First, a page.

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New Combinations in the Treatment of Lung Cancer*: A Time for Optimism

Paul A. Bunn, Jr., MD; Karen Kelly, MD
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*From the University of Colorado Cancer Center, Denver, CO.

Correspondence to: Paul A. Bunn, Jr., MD, University of Colorado Cancer Center, Box B-188, 4200 E 9th Ave, Denver, CO 80262; e-mail: paul.bunn@uchsc.edu



Chest. 2000;117(4_suppl_1):138S-143S. doi:10.1378/chest.117.4_suppl_1.138S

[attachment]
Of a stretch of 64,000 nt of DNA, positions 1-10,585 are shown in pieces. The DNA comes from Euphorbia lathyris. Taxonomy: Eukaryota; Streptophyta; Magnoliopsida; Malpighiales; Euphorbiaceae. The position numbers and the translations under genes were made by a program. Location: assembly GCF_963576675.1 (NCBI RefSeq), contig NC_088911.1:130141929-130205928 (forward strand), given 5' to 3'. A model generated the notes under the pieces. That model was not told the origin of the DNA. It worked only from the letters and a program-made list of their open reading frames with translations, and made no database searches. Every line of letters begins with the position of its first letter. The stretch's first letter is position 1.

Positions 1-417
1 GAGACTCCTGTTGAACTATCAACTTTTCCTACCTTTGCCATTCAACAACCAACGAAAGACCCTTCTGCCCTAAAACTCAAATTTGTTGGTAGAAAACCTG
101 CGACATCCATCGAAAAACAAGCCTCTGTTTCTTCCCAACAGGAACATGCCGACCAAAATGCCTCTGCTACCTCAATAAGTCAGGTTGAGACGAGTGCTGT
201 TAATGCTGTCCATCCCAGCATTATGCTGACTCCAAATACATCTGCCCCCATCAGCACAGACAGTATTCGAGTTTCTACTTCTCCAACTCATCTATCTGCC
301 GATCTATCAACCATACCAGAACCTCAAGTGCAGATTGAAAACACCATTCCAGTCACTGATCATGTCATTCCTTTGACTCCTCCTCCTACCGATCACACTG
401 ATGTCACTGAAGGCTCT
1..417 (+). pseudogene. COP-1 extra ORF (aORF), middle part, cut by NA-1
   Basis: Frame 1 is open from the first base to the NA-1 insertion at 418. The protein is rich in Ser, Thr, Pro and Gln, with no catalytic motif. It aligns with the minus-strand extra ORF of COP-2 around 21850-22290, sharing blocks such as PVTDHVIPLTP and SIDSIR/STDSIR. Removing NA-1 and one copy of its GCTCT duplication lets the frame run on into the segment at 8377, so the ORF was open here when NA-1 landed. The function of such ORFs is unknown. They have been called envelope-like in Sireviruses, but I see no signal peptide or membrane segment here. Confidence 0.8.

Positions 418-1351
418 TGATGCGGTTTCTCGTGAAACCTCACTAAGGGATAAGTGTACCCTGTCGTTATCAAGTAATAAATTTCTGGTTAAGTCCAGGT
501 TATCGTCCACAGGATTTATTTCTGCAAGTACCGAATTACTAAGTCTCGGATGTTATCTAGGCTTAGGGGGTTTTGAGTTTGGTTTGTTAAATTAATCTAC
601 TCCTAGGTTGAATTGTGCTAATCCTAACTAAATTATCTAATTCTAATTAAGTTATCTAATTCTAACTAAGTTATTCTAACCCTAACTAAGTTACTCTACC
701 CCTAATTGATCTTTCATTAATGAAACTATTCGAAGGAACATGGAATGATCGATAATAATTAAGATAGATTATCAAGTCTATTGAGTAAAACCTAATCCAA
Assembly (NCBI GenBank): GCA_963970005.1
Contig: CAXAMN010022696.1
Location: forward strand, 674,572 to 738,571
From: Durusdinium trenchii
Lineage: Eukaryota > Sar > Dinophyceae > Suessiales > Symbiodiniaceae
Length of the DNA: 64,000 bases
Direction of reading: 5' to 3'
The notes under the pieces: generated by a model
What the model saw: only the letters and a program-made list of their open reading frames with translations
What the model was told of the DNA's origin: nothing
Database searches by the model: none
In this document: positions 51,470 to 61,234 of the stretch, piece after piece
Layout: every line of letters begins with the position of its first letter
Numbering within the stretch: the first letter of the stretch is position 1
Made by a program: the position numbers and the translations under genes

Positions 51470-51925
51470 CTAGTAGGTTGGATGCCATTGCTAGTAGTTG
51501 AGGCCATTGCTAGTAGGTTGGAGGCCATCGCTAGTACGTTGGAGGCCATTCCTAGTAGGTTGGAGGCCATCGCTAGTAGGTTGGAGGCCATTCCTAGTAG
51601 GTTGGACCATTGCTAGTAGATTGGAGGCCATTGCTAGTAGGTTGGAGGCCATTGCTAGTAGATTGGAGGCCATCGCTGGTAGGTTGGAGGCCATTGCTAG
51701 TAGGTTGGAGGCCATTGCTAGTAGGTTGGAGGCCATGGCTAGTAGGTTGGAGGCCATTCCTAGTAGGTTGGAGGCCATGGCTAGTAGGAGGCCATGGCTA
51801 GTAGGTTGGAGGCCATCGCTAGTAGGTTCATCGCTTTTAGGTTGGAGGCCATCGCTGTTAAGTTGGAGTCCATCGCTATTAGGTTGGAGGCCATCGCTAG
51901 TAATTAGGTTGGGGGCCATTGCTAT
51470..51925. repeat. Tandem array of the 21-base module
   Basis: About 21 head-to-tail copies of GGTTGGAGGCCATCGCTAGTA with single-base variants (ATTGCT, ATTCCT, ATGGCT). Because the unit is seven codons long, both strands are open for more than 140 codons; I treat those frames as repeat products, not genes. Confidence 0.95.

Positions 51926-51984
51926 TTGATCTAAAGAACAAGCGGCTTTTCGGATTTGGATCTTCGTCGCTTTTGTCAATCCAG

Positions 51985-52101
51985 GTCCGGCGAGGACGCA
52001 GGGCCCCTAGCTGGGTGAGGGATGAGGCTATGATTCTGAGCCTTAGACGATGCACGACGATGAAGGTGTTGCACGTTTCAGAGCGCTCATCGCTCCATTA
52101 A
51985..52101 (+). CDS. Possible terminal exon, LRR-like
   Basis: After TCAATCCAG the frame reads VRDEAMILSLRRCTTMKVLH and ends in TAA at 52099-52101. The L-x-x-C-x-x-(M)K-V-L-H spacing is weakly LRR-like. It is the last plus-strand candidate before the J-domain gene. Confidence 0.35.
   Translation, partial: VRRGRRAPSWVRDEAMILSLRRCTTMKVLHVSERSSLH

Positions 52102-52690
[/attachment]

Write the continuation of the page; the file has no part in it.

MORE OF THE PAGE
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Strides have been made in the treatment of lung cancer in the last decade that warrant a more optimistic outlook toward the disease. The recent development of several new agents with single-agent activity, including paclitaxel, docetaxel, vinorelbine, gemcitabine, and irinotecan, is important, and those agents offer even greater potential when they are used in combination chemotherapy regimens or in combined-modality programs. The experience to date with therapy results with these agents in the treatment of lung cancer is reviewed and is compared to results documented with the current standard treatments for lung cancer, namely, cisplatin and cisplatin-based combination regimens. Published and ongoing trials are outlined, and directions for future research and the future goals of lung cancer therapy are outlined. The availability of newer chemotherapeutic agents that are active in lung cancer has led to response rates as high as 40% in the treatment of non-small cell lung cancer. These drugs have been shown to be active in combination drug regimens as well as when combined with radiotherapy. Future research will focus on using these agents in two- and three-drug regimens as radiation sensitizers and in combination programs with new drugs and biological agents with apparent activity against this disease.


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